Two Tennessee Tech engineering professors are using computer technology to combat an old problem that has relevance in K-12 as well as higher education—cheating on homework.

Craig Henderson and Richard Lowhorn say professors know it’s easy for students to get copies of homework solutions—many fraternities even keep such papers on file. So, they spent two years creating a software program that forces students to figure out homework answers on their own.

“The real emphasis is not on cheating,” Henderson said. “What we are really doing is just emphasizing practice for students—to just do problems, do problems, do problems until they are proficient at it.”

The program was designed to complement their course textbook, a mechanical engineering tome titled “Statics,” about the forces that keep objects still.

All 1,500 problems and graphics from the book went into the companion CD-ROM, “The Homework Laboratory.” But while the problems are identical to the book’s, the computer randomly varies elements in the equations.

The result: No two homework answers are the same.

The computer still can grade them as if they were. It also will allow students to try again with new variables, give helpful hints, provide ungraded practice problems and timed tests, and record the encrypted results in a full-semester tally for the professor.

The National Science Foundation saw enough promise in “The Homework Laboratory” to award a $135,000 grant to test the program in engineering classes at Tennessee Tech and the University of Texas-Austin, where the textbook’s authors, Marc Bedford and Wallace Fowler, teach.

“The main thing that was of interest to us is that it is aimed at increasing both the understanding and the retention of information,” said Eric Sheppard, an NSF program director in undergraduate education.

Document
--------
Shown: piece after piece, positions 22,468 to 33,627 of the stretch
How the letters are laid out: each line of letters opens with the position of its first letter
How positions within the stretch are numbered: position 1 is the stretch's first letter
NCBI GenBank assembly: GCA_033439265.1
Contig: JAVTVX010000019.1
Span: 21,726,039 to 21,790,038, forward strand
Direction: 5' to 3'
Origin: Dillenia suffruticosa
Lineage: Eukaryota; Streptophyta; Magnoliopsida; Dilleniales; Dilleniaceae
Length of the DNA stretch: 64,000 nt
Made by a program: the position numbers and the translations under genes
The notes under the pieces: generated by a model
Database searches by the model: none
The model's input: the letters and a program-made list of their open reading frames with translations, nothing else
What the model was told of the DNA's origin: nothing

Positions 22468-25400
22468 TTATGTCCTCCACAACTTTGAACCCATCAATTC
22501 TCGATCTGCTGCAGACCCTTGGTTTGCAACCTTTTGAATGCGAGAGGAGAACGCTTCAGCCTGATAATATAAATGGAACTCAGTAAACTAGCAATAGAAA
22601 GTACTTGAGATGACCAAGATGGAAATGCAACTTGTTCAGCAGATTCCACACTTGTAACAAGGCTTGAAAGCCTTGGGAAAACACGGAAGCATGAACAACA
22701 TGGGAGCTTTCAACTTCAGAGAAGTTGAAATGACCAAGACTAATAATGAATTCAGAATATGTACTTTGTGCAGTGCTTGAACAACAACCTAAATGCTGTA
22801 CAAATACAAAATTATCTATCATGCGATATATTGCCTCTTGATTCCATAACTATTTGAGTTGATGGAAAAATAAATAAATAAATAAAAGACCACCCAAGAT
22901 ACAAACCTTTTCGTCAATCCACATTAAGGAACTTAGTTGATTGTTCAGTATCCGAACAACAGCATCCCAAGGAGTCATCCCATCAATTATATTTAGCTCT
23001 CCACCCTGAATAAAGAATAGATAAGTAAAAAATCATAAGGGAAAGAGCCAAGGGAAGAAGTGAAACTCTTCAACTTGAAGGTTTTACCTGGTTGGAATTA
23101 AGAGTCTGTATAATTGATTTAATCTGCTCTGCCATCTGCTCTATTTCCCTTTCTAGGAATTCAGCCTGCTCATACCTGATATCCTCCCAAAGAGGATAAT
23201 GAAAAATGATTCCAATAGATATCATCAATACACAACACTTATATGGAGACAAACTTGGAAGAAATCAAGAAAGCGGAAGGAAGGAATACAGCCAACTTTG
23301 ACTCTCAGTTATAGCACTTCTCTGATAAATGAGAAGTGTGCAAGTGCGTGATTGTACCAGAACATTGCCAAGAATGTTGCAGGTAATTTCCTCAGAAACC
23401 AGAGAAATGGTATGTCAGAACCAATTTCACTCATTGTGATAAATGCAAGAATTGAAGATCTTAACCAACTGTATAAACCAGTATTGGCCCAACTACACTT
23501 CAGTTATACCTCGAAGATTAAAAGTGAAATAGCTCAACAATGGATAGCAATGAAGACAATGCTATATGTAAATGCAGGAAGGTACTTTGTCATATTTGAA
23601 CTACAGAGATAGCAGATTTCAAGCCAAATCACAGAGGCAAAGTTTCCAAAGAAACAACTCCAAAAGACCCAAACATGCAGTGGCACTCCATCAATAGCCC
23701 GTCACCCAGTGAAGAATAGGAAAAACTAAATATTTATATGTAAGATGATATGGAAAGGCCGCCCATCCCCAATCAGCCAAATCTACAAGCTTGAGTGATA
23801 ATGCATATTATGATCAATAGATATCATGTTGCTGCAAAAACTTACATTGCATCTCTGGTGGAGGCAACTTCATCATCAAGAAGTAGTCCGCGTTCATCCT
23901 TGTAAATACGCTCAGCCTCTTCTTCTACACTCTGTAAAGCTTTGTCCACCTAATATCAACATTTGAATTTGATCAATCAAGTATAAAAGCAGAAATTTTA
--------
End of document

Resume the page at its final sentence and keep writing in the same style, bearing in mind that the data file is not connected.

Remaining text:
“It also is something that is flexible enough to have national impact. It is the type of product that could be used in other science or nonscience courses.”

The NSF-funded testing began last fall and is expected to continue this year. A component of the project is developing a comparable program for eighth- and ninth-graders.

Initial results have been encouraging.

“I plotted it for the first course and it was a pretty straight line,” Henderson said. “The people who used ‘The Homework Laboratory,’ that took the practice tests, that did well on the lab, got much higher grades in the classes.”

Students appear to like it, too.

“It is almost like another teacher to me,” said Adam Graves, a Tennessee Tech student.

“It makes me do homework,” classmate Simon Tremblay-LaRouche said.

Eric Svendsen, a senior editor at textbook publisher Prentice Hall, said lots of textbooks offer companion CDs, “but this is the first one that allows random generation of problem material. The concept is something that is applicable to a lot of other books.”

He said some bugs need to be worked out in loading the software, but “The Homework Laboratory” could be ready for market by summer.

Fowler, president-elect of the American Society of Engineering Education, said “The Homework Laboratory” is “the first set of software that has basically done something for students and for faculty members and for the academic institution itself, all in one fell swoop.”

Students can get endless practice on varied problems. They can get immediate help without waiting to see their professor. And professors, or their paid graders, don’t have all that homework to check, he said.

“This concept is so good that I expect 10 years from now you will see a lot of things like this,” Fowler said.

Tennessee Tech University

National Science Foundation

University of Texas at Austin